What next? I’m waiting for a picture of our CFO to appear on my PC every time I file an expense claim.


Comments: (8)

Nick Collin - Collin Consulting Ltd - London | 28 January, 2013, 08:15

Yes, brilliant "nudge" advertising.  I see the agency is M&C Saatchi.  Weren't they the people behind the Blair "Devil Eyes" campaign?

A Finextra member | 28 January, 2013, 09:09

I have read thinking, fast and slow - brilliant book!

Ketharaman Swaminathan - GTM360 Marketing Solutions - Pune | 28 January, 2013, 14:17

@ChrisD: The creative does seem compelling but, as I'd said here, ATM users hardly appears to the appropriate target group for an ad of this nature. Since an ad's effectiveness depends on more than just its creative, I'm curious to know in what way you found it effective.

Chris Dunne - VocaLink Limited - London | 28 January, 2013, 18:24

It's effective because of the banking dynamics in the UK.  The vast majority of people have bank accounts, and over 90% of benefit payments and employment payments are through the ACH system to those bank accounts.

In addition, over 70% of cash acquired by individuals is via cash machine, and there were over 40 million regular users of cash machines in 2011 (according to the Payments Council)

So although the UK still has a lot of cash use, most of it comes via credits going into bank accounts and then withdrawals through ATMs from those accounts.  There are very few people who are purely cash users, so the advertising is hitting a large proportion of the target audience, at precisely the time that they are getting their hands on the cash.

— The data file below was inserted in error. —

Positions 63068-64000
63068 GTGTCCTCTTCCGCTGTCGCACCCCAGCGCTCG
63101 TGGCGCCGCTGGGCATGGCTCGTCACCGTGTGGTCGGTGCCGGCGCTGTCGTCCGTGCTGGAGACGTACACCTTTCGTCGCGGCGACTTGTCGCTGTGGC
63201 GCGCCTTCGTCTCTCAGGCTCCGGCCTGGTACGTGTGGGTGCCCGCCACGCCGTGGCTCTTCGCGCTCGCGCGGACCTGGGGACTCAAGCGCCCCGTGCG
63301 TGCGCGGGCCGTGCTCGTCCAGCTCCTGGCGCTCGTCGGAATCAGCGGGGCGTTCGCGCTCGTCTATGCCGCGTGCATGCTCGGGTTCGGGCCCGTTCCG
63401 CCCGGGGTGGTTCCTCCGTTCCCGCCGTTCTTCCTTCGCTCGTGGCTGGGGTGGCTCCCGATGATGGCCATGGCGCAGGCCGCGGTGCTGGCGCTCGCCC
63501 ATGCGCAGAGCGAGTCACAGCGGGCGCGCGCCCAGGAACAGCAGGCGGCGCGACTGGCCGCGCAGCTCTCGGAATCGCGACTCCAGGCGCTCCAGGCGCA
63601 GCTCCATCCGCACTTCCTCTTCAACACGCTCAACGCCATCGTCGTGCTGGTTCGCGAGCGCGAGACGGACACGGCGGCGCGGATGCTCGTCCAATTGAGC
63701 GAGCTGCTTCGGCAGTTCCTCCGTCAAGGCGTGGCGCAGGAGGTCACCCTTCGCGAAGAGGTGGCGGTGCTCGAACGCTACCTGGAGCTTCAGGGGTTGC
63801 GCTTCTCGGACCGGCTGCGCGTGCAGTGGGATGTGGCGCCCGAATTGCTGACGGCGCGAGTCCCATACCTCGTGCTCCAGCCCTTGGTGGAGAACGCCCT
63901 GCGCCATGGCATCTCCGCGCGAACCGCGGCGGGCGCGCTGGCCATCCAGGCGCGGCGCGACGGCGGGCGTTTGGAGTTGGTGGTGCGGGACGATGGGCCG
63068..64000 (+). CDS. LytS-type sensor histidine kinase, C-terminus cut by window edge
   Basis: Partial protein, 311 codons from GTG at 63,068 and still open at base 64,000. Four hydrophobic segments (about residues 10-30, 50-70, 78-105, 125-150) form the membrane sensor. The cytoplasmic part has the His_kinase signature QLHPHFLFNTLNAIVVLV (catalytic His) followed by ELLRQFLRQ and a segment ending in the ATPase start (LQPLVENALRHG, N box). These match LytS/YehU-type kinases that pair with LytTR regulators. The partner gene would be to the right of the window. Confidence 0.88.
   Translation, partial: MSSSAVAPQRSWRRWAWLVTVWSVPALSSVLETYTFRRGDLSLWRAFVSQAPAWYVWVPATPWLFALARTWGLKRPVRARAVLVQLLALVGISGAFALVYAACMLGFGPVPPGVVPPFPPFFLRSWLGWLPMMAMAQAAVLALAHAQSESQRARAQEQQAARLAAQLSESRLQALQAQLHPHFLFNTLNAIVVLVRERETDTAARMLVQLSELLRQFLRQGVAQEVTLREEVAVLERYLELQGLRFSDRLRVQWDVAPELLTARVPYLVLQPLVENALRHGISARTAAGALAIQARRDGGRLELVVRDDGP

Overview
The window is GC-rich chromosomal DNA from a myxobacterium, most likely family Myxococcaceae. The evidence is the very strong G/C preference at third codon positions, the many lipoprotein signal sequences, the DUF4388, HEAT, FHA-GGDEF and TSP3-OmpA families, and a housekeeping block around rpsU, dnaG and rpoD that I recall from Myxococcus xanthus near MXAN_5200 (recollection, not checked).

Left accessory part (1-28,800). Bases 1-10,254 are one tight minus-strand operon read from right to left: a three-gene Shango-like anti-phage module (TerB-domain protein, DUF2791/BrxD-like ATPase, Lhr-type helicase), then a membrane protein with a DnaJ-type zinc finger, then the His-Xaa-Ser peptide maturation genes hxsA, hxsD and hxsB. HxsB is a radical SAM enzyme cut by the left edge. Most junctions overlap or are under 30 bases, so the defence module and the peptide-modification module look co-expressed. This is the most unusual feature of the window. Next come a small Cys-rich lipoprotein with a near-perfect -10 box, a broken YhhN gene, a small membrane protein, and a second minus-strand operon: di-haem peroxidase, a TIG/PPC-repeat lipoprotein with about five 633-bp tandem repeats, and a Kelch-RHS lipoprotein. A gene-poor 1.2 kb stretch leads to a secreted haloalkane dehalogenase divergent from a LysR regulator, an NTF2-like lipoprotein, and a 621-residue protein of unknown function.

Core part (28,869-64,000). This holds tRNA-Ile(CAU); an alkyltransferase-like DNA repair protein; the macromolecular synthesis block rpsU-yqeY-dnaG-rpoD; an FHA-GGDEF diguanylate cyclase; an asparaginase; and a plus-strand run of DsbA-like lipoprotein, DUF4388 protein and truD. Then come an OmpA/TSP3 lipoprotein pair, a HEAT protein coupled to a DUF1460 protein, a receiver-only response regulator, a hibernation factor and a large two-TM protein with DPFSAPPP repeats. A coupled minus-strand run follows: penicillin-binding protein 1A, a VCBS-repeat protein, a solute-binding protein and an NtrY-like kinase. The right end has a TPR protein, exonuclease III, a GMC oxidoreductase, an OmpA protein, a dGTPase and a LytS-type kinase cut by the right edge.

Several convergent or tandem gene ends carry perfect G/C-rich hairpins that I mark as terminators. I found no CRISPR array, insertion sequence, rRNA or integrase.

Ketharaman Swaminathan - GTM360 Marketing Solutions - Pune | 29 January, 2013, 11:43

Thanks for these numbers but my point is different: Given that ATM users have already declared their income by the act of keeping it in a bank account, isn't showing them an ad about undeclared income somewhat akin to "preaching to the converted"? I'd think that this ad is more suited to places that are hotspots of undeclared income. I'm not sure if bus shelters and shady corners of tube stations fall under this category but, by definition, ATMs don't.